Death toll in Buffalo blizzard rises due to emergency response delays | will it snow in florida


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The death toll from Buffalo’s historic blizzard has risen to 47 after Erie County officials announced that a delayed emergency response may have contributed to the deaths of an additional three people.

Erie County Executive Mark Poloncarz said Thursday on Twitter that three residents died after cardiac events that were witnessed by friends or family, but emergency responders could not get to them because of the severe weather. One person died on Christmas Eve in Cheektowaga, another died on Christmas in Amherst, which is about 10 minutes away, and the third died in Buffalo on Dec. 27.

In total, seven people died due to what officials have characterized as a delayed EMS response. The majority of the dead in Erie County were found outside or in their cars, and 26 of the 46 were people of color. Another person died in Niagara County.

The medical examiner is still waiting to confirm the manner of death in three other cases, Poloncarz said, so the death toll could still rise.

Buffalo, which saw the worst damage and most people dead, has been the scene of ongoing protests as residents continue to demand accountability for their mayor and other officials’ inadequate preparation, response, and poor leadership. The chaos that ensued during and after the historic storm sparked backlash over the city’s emergency preparedness processes, budget, and its lack of participation in the county’s planning.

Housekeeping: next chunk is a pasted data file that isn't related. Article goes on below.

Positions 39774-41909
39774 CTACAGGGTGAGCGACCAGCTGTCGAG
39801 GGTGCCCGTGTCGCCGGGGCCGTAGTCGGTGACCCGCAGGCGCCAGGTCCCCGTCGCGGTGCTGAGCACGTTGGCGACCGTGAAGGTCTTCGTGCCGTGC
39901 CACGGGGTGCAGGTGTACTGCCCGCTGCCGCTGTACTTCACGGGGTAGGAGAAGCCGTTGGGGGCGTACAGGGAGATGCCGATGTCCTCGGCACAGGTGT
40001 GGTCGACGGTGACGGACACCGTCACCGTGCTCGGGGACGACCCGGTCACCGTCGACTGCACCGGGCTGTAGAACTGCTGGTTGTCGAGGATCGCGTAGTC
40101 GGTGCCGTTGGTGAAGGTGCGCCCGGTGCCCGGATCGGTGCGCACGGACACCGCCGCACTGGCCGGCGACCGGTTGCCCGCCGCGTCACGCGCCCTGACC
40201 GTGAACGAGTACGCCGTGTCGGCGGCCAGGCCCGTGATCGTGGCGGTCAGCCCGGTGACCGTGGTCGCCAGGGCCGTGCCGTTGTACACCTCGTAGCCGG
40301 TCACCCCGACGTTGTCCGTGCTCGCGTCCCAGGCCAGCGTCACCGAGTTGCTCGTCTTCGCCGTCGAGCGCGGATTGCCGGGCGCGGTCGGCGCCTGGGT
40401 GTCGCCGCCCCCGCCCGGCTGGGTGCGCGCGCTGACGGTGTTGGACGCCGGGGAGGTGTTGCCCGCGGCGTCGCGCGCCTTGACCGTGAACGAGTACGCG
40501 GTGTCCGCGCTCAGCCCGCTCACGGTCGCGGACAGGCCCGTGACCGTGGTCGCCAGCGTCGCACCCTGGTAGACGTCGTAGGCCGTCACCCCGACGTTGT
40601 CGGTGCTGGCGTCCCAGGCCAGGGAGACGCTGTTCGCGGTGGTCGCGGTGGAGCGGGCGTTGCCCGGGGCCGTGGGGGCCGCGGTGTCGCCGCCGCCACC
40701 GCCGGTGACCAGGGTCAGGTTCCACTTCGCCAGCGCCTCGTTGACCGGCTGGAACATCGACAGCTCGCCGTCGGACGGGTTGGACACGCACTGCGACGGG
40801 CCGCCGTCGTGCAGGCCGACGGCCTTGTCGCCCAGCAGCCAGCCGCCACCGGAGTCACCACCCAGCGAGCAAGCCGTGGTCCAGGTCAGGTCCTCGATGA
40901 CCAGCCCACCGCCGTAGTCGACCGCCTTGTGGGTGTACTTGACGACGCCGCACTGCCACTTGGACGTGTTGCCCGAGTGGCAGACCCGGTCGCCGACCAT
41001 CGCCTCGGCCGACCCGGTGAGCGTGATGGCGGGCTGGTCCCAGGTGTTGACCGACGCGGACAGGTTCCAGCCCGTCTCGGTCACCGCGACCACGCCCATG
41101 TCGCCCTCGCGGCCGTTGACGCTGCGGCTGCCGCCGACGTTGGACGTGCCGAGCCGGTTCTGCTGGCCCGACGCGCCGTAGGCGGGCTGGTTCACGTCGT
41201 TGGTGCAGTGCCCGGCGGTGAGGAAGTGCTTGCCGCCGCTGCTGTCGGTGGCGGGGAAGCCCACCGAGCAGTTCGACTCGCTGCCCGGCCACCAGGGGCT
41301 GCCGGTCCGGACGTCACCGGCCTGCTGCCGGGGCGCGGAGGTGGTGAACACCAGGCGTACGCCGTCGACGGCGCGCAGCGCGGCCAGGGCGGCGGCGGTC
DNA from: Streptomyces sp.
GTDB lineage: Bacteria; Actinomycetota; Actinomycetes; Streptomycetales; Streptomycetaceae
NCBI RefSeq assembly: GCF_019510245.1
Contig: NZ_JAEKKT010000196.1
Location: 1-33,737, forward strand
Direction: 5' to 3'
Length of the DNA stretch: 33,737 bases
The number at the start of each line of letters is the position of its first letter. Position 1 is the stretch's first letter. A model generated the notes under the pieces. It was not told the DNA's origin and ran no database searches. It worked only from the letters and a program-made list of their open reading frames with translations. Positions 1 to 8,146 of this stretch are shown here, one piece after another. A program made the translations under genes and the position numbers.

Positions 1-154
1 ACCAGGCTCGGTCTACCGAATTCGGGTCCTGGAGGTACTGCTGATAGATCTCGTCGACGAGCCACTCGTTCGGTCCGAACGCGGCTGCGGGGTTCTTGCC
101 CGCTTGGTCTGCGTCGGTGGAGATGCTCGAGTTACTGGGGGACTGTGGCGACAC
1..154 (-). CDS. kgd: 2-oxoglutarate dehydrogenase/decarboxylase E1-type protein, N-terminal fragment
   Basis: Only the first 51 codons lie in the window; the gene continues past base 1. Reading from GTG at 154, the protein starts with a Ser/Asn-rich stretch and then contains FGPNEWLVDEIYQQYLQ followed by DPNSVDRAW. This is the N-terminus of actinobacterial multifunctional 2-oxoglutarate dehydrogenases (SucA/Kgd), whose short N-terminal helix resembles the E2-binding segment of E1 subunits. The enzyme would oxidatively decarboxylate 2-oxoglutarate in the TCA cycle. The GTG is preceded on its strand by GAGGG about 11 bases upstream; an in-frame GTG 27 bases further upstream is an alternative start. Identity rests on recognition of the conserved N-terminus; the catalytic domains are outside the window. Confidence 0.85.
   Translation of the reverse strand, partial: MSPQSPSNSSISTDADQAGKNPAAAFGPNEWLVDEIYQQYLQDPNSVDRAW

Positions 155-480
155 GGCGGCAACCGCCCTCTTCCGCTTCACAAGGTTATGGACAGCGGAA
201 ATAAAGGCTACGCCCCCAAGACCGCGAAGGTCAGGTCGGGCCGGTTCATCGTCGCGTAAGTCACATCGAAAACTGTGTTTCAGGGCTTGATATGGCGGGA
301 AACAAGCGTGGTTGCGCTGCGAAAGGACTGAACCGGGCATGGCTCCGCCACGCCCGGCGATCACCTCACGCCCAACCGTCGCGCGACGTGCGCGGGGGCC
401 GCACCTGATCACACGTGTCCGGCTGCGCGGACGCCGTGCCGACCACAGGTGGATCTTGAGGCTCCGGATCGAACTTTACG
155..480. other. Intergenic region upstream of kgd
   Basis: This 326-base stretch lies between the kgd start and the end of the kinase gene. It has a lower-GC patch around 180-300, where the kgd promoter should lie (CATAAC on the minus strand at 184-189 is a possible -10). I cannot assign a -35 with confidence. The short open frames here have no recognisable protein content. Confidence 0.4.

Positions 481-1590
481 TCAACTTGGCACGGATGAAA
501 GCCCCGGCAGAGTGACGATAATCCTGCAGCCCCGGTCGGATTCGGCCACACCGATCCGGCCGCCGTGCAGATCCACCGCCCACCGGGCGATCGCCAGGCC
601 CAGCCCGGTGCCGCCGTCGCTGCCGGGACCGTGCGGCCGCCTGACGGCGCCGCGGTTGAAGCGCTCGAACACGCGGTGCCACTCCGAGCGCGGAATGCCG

The city, the second largest in the state, has not had an official emergency manager for years.

Part of an emergency manager’s job is to create procedures for responding to natural disasters and other emergencies. They usually lead the response during and after emergencies, corralling and organizing all public safety officials, first responders, authorities, and other government agencies who are involved in the incident.

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This is a critical leadership position, especially for a city with two major sports teams, a university, and that consistently gets hit with severe, life-threatening weather events. The city also does not have an emergency response or preparation section on its website, which would make it difficult for residents to find helpful information.

Before, during, and after a major disaster, the emergency manager and other top officials usually convene at the emergency operations center along with those involved with various entities — such as utilities, the fire department and other public safety agencies — to communicate information in real time.

A former county employee who spoke to The Washington Post on a condition of anonymity said that the city’s lack of involvement and communication was not new, confirming that Buffalo consistently has not been involved in county emergency response efforts for other past storms.

“To convene in that way is life saving because information is being shared immediately,” the former county employee said. “The city was not present there, nor does the city not have its own version. That would have helped response and decisions early.”

Without an official emergency manager, the city’s fire commissioner, William Renaldo, has been handling those duties. However, Renaldo went on a preplanned vacation during the blizzard, a choice that has frustrated some in the department.